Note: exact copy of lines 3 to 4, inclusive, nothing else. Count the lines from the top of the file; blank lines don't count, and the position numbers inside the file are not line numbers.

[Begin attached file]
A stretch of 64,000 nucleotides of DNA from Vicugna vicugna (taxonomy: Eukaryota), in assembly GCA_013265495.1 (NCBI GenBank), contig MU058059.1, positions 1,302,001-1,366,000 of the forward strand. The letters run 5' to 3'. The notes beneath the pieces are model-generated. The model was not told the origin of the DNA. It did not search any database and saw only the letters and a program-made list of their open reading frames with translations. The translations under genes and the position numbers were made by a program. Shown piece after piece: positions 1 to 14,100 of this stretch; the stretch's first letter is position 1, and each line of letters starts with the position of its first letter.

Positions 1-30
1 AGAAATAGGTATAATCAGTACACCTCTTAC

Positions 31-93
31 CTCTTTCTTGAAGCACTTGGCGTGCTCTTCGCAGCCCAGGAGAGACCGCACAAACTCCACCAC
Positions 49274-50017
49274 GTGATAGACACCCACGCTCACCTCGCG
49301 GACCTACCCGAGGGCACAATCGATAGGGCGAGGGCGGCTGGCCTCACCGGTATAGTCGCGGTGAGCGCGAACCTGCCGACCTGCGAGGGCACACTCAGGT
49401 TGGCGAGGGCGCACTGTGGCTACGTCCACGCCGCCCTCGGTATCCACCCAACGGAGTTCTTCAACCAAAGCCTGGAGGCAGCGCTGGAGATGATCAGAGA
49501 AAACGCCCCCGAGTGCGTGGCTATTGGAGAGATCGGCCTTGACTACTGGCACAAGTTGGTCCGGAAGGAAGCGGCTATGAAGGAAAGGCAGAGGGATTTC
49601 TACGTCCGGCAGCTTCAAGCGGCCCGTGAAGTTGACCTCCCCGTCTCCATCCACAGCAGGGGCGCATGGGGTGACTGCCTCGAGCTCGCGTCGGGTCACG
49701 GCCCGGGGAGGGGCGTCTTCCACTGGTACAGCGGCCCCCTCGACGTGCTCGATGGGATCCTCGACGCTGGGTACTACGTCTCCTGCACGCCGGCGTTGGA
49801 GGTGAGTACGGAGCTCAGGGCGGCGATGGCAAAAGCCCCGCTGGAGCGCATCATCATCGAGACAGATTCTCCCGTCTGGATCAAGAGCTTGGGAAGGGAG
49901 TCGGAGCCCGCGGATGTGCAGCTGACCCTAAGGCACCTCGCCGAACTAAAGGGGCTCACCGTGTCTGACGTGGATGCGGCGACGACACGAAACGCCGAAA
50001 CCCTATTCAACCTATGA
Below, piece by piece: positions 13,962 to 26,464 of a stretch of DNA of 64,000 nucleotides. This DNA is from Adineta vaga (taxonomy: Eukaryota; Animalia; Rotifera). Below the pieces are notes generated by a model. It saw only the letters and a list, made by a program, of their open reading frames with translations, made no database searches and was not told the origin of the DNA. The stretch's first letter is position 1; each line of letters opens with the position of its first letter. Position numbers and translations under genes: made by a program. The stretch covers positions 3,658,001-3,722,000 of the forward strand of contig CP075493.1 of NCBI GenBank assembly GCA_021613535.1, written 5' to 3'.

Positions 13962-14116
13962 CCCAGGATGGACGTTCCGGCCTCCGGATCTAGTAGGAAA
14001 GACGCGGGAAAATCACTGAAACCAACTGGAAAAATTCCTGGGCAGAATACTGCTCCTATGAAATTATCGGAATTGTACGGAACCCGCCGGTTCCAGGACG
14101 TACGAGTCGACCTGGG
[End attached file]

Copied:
1 AGAAATAGGTATAATCAGTACACCTCTTAC

Positions 31-93